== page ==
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KOR-2 (Be-4)

Reconnaissance Flying Boat


KOR-2 (Be-4)

The second production copy KOR-2 aircraft (serial No.28802). September 1942.

KOR-2 was intended, first of all, for conducting close naval reconnaissance, adjusting the fire of naval and coastal artillery, as well as protecting heavy warships from enemy submarines, anti-submarine search, and fighting small warships and boats. The KOR-1, which was adopted by that time, did not satisfy the sailors at all.

Construction . The KOR-2 seaplane is an all-metal boat monoplane made according to the scheme of a flying boat with a parasol wing on a pylon and short struts. A single-row air-cooled radial engine M-63 with a capacity of 1100 hp was chosen as the power plant on the experimental KOR-2. with pulling screw. In the engine nacelle, which is inscribed in the center section of the wing, there are gas tanks and an oil tank. Wing of a two-spar structure with working skin. The wing cantilevers can be easily folded and unfolded. The wing mounting angle is 5 degrees. In front, the wing looks like a "reverse gull" and rests on a pylon, which is structurally integral with the boat. To reduce the landing speed, Schrenk flaps are installed. The boat is two-legged. The first step is wedge-shaped in plan, and the second is curved. To ensure lateral stability on the aircraft there are underwing floats, each attached by two streamlined struts to the consoles.

The crew consisted of a pilot and a navigator, and a second detachable set of aircraft controls could be installed in the cockpit. The armament consisted of one fixed 7.62-mm ShKAS machine gun in the bow of the boat, the same machine gun on the MV-5 turret located in the middle of the boat, and 200 kg of bombs.

In December 1940, in accordance with the order of the NKAP No. 704 "On the renaming of combat aircraft" KOR-2 received the designation Be-4. On January 21, 1941, factory tests were completed, which made it possible to draw the most favorable conclusions regarding the flying boat.

On August 11, 1941, the construction of the first production aircraft (serial number 28801) was completed. Unlike the prototypes, it was equipped with a less powerful, but more resourceful M-62 engine with a takeoff power of 1000 hp. and rated 850 hp. on the first border of altitude. The propeller is a three-bladed VISH-105-62 or AV-24. In addition, we made some modifications to the design and equipment. In particular, the aircraft was equipped with an emergency reset mechanism for the cockpit canopy, an armored backrest, the RSMR-3 radio station was replaced with an RSBM-bis, and the AFA-27 camera was replaced with an AFA-27T. This machine was destined to perform only 6 flights. On September 9, in good sunny weather and complete calm, the sun glare led to the appearance of a mirror effect, and N.P. It was very difficult for Kotyakov to determine the distance to the water when landing. As a result, the touchdown occurred at high speed, the aircraft received significant damage and quickly sank to the bottom. Together with him, the 1st rank military technician Sukachev drowned, and the pilot and engineer of the Beriev design bureau Morozov were able to escape. However, the accident report emphasized the general opinion that "the car is good."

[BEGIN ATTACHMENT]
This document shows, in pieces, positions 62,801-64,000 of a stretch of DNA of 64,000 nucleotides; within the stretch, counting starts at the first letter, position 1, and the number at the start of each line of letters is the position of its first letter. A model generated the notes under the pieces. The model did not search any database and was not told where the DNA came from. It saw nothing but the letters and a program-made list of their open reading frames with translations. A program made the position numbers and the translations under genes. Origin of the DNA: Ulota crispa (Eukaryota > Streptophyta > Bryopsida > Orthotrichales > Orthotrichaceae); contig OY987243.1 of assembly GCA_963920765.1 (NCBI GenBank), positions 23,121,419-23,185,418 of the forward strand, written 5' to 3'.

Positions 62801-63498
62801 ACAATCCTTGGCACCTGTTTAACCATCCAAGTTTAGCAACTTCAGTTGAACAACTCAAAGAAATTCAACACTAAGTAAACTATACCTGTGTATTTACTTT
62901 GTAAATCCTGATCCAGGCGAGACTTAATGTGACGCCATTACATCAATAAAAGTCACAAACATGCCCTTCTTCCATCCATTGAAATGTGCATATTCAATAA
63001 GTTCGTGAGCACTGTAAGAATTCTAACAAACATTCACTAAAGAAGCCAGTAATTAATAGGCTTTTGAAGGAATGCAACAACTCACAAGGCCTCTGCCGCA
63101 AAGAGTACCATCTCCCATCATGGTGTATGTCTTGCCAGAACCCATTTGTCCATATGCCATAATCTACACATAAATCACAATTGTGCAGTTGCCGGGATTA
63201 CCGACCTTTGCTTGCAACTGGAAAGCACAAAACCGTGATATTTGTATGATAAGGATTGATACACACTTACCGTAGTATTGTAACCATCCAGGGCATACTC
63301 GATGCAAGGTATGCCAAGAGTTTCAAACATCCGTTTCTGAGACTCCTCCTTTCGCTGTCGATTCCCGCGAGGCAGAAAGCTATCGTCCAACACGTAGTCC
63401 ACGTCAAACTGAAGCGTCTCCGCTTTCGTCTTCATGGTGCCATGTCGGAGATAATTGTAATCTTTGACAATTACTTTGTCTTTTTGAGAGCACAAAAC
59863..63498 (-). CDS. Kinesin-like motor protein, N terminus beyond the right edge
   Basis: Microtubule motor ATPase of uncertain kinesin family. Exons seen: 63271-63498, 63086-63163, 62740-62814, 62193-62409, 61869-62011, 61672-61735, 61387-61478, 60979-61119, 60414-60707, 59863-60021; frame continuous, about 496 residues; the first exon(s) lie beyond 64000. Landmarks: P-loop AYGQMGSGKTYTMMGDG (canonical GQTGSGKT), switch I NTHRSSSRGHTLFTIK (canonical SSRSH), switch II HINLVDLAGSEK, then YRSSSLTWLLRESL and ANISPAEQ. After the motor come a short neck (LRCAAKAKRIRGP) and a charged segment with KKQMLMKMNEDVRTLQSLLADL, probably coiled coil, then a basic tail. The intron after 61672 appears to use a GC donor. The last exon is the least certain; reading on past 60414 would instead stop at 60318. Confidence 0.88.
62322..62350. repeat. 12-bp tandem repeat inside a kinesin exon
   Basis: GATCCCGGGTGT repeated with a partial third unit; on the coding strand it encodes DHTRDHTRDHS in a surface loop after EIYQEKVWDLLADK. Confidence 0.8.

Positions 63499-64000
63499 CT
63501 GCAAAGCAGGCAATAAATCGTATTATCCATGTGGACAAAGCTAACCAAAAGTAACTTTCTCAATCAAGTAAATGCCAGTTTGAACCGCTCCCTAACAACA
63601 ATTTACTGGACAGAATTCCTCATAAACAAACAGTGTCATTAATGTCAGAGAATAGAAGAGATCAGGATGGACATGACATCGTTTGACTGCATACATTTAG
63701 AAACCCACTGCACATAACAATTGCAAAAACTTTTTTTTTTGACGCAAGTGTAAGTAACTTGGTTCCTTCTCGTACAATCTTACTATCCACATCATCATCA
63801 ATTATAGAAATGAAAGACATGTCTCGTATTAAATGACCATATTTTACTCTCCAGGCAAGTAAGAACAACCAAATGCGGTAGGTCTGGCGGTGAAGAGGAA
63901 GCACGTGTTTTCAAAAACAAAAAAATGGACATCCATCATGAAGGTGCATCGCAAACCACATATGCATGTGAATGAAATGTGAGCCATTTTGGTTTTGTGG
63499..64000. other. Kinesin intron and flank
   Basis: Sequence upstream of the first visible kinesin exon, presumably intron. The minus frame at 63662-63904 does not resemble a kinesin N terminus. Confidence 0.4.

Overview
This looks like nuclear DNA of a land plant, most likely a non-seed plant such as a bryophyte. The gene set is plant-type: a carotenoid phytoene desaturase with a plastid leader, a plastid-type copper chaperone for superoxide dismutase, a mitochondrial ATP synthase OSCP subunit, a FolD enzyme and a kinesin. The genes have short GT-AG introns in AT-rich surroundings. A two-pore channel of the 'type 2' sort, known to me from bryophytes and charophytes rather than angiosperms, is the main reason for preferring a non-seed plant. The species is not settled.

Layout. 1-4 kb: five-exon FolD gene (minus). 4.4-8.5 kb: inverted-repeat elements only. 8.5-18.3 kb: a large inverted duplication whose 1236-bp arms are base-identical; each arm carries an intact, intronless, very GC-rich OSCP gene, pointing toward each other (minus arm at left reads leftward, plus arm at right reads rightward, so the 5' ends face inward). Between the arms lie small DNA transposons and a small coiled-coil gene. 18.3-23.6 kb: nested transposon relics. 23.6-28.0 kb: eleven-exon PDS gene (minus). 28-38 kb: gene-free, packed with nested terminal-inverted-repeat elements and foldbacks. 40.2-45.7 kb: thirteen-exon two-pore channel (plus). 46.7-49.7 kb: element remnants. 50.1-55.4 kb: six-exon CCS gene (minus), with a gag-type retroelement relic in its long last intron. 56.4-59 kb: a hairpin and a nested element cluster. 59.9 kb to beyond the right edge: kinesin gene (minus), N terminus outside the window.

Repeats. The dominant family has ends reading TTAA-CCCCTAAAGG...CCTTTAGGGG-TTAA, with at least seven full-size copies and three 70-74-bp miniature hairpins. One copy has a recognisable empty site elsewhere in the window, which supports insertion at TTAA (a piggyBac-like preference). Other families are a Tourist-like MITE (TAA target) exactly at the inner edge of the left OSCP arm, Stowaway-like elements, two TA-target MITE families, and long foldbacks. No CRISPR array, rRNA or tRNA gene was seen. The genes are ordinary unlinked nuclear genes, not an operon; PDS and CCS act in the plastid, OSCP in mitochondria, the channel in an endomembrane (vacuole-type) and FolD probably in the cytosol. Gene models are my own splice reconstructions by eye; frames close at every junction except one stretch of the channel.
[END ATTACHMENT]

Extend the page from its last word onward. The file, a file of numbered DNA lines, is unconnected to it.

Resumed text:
On September 14, Reidel took off the second serial Be-4 (# 28802). In total, during the tests, which lasted until October 10, 49 flights were performed with a total flight time of 10 hours 3 minutes. In the flight and aerobatic assessment it was noted that "the Be-4 is an easy-to-fly machine, quite designed for an average pilot, and the aircraft is perfectly controllable during taxiing due to an effective water rudder."

After the evacuation of the factories, the Be-4 was produced at two factories - No. 288 in Omsk and No. 477 in Krasnoyarsk.

From 1941 to 1945, 44 aircraft were built.

Be-4 Specification
Crew 3
Wing span, m 12.0
Wing area, m² 25.50
Length, m 10.50
Height, m 4.05
1xPE M-62, takeoff power, hp 1000
Weight, kg:
Empty weight 2228
Maximum takeoff weight, kg 3468
Maximum speed at sea level km/h 310
Maximum speed at altitude 4700 m km/h 356
Landing speed km/h 125
Service ceiling, m 8100
Maximum range, km 1150
2×7.62-mm Shkas machine gun, bombs kg 400

The armament of the vehicles assembled in Omsk was strengthened: the course ShKAS was replaced with two 12.7-mm UBK machine guns, the number of underwing bomb racks was increased to four, and now the plane could lift 400 kg of bombs (4 high-explosive FAB-100 or 4 anti-submarine PLAB-100 ). The design of the boat and the arrangement of a number of systems were also partially changed.

Combat use . On the Black Sea, the Be-4s were used as close naval reconnaissance missions, systematically scanning the 40-mile coastal zone and performing ASW missions in the areas of naval bases. Several times the Be-4 met in the air with the German flying boats BV-138 and Do-24, sometimes it came to shooting, but these duels passed without consequences for both sides. As the general situation at the front changed in our favor, the Be-4s appeared on board the warships. On the cruiser "Molotov" by the decision of GKO # 4093 of September 12, 1943, a modernized catapult ZK-1A was installed. In Batumi in August 1944, blanks were launched from it, and the next month acceptance tests began in Novorossiysk. In the act of October 24, 1944, it is noted that "the catapult, tested by multiple launches of Be-4 and Spitfire aircraft, works perfectly and can be approved for use." In June 1944, the 24th separate squadron of naval aviation was formed at the Black Sea Fleet, which, in addition to the Be-4, included Spitfire Mk.VB fighters. In July 1945, this squadron included 8 Be-4s.